Active member of Lewes community died in town he loved

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Fred Bayliss, the last chairman of the Lewes Library Friends and governor at Pells CE Primary School, has died aged 89.

Mr Bayliss was born in Whitwick, in Leicestershire, but moved to Lewes in 1999. He quickly grew to love the town and contributed to the community at every opportunity.

Alongside his wife Mary, he joined the U3A, the Nicholas Yonge Society, The Monday Lit and the Liberal Democrats, stuffing envelopes at election time and delivering them.

Mr Bayliss loved the lively programme of lectures, concerts and exhibitions in the town and would often help organise volunteer guides for major art exhibitions at the Town Hall. He had a special affection for libraries and was an avid borrower of books. In Lewes, he would read the books pages of the Saturday papers over a pint of Guinness in the Elephant and Castle and decide which books to order the following week.

While a well-known face around Lewes, his influence can be seen further afield than Sussex. In retirement, he helped found the Campaign for Work, knowing how unemployment could ruin lives. He helped lay the foundations for a national minimum wage writing as early as 1991 - a Fabian pamphlet called Making a Minimum Wage Work.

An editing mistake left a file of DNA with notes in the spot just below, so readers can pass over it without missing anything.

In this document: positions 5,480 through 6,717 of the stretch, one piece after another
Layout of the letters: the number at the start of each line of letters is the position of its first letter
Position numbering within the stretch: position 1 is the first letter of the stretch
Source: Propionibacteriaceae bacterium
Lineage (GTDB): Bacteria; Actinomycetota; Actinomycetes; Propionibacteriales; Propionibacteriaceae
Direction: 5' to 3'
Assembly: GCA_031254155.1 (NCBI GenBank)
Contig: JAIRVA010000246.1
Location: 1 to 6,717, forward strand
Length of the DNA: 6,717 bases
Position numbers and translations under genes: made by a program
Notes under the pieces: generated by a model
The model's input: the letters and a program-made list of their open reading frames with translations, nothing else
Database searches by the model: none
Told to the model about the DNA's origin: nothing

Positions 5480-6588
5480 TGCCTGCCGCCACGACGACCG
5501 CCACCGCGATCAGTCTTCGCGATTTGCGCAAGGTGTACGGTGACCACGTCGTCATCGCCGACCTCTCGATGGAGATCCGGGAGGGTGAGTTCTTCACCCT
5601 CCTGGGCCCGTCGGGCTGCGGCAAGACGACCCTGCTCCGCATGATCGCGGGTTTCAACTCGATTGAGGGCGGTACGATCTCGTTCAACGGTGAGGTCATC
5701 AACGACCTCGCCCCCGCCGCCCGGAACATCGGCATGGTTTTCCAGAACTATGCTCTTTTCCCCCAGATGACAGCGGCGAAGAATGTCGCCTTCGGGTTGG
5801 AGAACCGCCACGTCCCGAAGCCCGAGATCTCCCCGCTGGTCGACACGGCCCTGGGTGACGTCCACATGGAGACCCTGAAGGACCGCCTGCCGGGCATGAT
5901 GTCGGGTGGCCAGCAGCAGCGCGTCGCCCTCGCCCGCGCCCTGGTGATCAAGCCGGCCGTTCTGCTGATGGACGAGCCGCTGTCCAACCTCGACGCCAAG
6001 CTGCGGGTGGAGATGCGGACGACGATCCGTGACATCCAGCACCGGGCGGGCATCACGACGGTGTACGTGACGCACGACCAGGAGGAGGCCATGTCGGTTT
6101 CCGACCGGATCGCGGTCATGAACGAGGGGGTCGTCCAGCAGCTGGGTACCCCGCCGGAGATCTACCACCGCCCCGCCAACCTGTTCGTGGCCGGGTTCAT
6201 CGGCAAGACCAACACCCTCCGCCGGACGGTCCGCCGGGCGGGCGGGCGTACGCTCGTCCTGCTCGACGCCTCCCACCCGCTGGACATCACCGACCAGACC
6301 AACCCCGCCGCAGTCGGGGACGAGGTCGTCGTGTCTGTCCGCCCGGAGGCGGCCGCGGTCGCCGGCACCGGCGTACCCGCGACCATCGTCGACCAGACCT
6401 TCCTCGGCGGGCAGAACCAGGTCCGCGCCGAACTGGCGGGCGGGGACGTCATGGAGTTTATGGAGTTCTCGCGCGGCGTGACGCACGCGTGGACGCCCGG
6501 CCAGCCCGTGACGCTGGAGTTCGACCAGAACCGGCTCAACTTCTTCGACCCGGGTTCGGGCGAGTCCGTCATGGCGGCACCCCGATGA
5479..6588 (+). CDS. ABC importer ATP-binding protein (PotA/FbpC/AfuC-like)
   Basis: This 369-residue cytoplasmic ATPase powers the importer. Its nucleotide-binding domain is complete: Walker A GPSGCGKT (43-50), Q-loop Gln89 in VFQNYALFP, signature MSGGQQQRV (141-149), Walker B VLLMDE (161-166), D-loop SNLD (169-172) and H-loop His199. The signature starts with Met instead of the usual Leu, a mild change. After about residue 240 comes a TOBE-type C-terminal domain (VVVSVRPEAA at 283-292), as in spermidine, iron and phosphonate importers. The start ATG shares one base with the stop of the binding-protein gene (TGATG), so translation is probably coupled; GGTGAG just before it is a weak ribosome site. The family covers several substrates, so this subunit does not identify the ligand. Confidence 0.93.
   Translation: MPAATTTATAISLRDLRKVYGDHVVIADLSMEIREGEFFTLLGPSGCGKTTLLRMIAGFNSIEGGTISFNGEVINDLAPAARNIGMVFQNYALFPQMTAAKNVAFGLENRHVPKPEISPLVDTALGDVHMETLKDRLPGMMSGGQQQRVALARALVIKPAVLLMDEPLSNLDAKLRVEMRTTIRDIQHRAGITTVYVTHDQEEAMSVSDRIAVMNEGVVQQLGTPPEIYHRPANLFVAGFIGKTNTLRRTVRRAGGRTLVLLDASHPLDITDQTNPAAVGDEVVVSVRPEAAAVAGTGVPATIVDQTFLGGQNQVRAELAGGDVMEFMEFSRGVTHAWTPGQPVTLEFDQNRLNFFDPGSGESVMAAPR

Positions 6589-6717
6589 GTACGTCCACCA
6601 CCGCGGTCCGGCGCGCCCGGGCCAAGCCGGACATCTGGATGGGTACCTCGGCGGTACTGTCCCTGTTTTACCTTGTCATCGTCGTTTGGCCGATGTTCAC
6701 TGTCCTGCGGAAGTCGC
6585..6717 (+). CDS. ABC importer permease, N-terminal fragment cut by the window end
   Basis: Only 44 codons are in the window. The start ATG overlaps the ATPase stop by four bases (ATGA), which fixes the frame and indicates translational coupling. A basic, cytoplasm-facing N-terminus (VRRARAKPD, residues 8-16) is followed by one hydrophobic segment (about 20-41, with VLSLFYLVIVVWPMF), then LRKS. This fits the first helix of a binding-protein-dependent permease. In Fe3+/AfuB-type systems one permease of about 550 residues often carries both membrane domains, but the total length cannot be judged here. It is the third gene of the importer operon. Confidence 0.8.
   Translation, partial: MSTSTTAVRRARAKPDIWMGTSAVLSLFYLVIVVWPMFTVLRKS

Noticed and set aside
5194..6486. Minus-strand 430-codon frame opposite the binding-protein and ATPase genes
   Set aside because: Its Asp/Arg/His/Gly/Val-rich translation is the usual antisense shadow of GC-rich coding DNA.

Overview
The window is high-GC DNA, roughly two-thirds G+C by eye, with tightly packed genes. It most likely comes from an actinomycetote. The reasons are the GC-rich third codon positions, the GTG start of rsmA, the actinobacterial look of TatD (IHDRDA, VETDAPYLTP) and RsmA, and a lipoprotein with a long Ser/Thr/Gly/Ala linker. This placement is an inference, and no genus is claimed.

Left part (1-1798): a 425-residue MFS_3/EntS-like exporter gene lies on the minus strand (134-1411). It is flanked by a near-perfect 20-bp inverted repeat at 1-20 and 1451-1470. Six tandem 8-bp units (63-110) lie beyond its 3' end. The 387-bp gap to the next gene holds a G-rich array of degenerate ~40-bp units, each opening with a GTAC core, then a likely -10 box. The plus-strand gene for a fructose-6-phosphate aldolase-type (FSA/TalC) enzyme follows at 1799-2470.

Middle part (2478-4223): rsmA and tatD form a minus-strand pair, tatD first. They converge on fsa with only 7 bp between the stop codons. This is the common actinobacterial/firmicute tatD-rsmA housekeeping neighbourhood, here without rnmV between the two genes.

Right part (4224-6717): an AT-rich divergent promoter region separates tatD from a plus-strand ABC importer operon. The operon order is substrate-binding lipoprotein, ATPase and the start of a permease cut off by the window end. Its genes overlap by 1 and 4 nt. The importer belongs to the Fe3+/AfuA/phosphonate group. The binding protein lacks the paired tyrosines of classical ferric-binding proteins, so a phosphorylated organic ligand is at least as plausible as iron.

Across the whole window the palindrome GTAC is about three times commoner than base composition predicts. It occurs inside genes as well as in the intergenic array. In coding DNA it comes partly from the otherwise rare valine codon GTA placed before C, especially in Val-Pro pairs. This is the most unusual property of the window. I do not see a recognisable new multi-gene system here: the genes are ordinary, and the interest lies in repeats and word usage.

Mr Bayliss’s daughter, Sarah Hawksworth, said: “In 2008, my father became a full-time carer for my mother, who developed dementia with Alzheimer’s. In 2011, she moved across the road from him, to live at North Corner residential care home and he visited her most days.

“They had been a devoted couple, a highly effective and happy partnership and were married for 64 years. Mary died in June 2013.

“My father then sold his house in Rufus Close and moved to Greyfriars Court in December 2013. He was so pleased to be there - in the middle of town life but by the river and The Railway Land, which he loved. A nightingale sang outside his window last summer and he was waiting for its return this spring.”

However, Mr Bayliss had serious illnesses. Aged 68, he had a quadruple heart bypass but as he was fit from gardening and walking, he never had any pain. He developed a serious cancer, which was diagnosed by Dr Heath at St Andrew’s surgery. He remained independent and at home almost to the last.

His daughter added: “He died aged 89 of bronchial pneumonia - ‘the old man’s friend’. He chose to stay in the town he loved and slipped away peacefully in his sleep.”

A memorial gathering is on Friday, July 31 at 2.30pm at The All Saints Centre, Friars Walk. Friends are welcome to join.

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